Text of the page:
By: Danielle A.
I started playing organized sport at the age of 8, and I have been engaged in sports competitively and recreationally ever since. As most of us know, there are countless numbers of people that you meet throughout your sports career that have an influence on you; some of those people stay forever and become lifelong friends, others are those who you may only encounter that one time. For me, some of the most important of all the people I’ve encountered in my sports career are my coaches. For the most part, I have made strong connections with my coaches and have now realized how much they have had a positive influence on me, not only as a young woman, but also as an athlete. Because of connections I have had with various coaches I believe that they hold a high importance within the development of youth in sport.
Being the coach of any sport requires you to have a general knowledge of the sport you are coaching. For the most part, coaches who are coaching youth in sport have more knowledge and often better skills and techniques than the children they are coaching. Therefore, children often look up to their coaches and consider them to be role models. In class discussion of KIN 3093 Ethics in Kinesiology, we discussed the topic of where we develop/get our virtues from and Dr. Tymowski stated “Many people develop their virtues at young ages, often from their parents, coaches, and friends” (Dr. Tymowski, Personal Communication, Sept. 23rd, 2015). Coaches easily become role models for children. Children have delicate minds that easily pick up on things, so it is important for a coach to display good actions and speak with good intent as young eyes are always watching them. As a coach, you technically are a role model whether you desire to be or not.
Coaches are also mentors of youth. Coaches not only teach fundamental skills of a sport and how to be successful as an athlete but “there is a personal dimension of coaching that involves expanding their role to go beyond traditional, required coaching tasks and become a group of children’s mentor” (Bloom, Bush, Schinke, & Salmela, 1998). Mentors are meant to positively influence those they mentor starting by building trust. Therefore, mentors are usually dependable, engaged and authentic, which for the most part describes a typical good coach. Further within the same study, Bloom et al. explained that “athletes who had mentors as counselors, confidants, or positive roles models (like coaches) reported to have a higher degree of comfort to express emotions and commit to relationships.” So, by coaches acting as mentors and positively influencing the youth that they coach, they are setting their athletes up for good life qualities, such as expressing their emotions comfortably.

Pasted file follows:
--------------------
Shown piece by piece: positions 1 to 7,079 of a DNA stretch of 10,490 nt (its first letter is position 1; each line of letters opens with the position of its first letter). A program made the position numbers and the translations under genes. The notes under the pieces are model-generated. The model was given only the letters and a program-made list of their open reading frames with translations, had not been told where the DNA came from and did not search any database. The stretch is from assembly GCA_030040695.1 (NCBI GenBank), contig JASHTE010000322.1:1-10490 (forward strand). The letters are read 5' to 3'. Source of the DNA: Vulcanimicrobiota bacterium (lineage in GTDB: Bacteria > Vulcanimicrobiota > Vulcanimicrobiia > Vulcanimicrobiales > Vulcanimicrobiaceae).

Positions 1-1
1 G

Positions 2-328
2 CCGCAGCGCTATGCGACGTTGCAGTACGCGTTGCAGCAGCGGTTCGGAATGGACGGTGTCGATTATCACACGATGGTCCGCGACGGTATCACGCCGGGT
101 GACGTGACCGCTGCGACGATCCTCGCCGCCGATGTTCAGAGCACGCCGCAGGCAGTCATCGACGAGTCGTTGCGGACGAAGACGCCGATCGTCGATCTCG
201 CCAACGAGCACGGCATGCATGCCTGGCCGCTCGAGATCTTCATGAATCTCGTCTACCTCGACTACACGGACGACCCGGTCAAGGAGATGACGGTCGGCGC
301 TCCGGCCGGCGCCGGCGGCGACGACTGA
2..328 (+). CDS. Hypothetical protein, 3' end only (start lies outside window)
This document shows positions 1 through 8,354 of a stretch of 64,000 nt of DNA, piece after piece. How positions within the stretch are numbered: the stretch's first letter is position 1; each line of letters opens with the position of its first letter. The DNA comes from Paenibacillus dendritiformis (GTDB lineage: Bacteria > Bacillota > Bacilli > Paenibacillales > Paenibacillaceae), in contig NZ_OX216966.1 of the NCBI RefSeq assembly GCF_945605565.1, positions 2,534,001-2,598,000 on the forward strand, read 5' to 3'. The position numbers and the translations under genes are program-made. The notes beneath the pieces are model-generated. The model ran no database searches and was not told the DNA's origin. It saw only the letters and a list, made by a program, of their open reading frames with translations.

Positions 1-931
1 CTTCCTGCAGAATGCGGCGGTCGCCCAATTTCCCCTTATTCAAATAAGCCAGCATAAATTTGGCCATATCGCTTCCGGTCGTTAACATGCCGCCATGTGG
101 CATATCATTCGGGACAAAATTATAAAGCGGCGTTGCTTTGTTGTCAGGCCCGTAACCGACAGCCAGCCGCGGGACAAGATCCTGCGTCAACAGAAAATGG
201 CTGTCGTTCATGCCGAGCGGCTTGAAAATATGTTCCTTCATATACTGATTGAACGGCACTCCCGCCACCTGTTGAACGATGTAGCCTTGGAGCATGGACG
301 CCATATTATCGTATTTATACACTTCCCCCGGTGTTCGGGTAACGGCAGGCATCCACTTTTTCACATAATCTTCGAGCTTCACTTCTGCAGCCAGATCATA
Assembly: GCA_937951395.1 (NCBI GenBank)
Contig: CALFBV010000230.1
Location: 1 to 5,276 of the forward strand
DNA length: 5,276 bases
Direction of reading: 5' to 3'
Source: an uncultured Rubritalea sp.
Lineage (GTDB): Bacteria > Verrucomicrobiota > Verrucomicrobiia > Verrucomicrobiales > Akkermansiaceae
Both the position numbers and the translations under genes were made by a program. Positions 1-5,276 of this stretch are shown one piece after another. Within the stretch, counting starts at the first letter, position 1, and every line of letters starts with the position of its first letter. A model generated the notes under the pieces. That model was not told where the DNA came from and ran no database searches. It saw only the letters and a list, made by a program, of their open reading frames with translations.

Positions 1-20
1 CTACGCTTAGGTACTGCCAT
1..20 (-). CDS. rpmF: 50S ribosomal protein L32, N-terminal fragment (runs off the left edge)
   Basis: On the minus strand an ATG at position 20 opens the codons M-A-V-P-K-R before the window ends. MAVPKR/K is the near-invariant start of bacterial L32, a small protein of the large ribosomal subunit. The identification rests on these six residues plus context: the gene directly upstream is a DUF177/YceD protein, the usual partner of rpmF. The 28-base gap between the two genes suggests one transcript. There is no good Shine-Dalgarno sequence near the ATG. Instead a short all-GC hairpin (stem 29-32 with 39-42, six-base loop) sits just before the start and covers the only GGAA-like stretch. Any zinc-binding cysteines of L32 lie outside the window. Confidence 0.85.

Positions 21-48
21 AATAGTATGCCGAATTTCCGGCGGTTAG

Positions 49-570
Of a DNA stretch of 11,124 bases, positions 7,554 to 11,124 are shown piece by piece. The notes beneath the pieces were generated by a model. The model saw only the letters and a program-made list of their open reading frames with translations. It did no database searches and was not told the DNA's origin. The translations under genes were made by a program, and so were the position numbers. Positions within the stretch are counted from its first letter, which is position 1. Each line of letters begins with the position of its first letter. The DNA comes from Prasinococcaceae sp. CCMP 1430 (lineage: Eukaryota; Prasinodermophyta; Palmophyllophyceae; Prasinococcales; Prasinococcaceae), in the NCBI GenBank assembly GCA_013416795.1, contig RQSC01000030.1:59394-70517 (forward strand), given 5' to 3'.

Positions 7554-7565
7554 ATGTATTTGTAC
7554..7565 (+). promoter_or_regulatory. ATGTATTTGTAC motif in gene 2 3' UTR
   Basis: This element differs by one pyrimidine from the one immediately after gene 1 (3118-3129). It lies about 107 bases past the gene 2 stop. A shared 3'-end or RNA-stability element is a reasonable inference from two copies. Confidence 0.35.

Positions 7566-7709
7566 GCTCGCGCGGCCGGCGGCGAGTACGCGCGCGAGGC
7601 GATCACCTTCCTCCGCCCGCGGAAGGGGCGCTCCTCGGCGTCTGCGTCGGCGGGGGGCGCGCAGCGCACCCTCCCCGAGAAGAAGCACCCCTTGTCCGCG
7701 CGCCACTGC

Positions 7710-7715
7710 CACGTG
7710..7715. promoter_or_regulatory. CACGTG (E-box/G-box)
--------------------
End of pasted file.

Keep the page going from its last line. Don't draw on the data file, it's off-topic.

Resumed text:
For someone to take on the role and responsibility of being a coach they must also understand there are extra titles that are attached to the title ‘Coach’. They most likely will be filling others roles to some youth such as, role models, mentors, and in some cases even a friend.
Bloom, G., Bush, N., Schinke, R., Salmela, J. (1998). The importance of mentoring in the development of coaches and athletes, The International Journal of Sport Psychology, 29, 267-281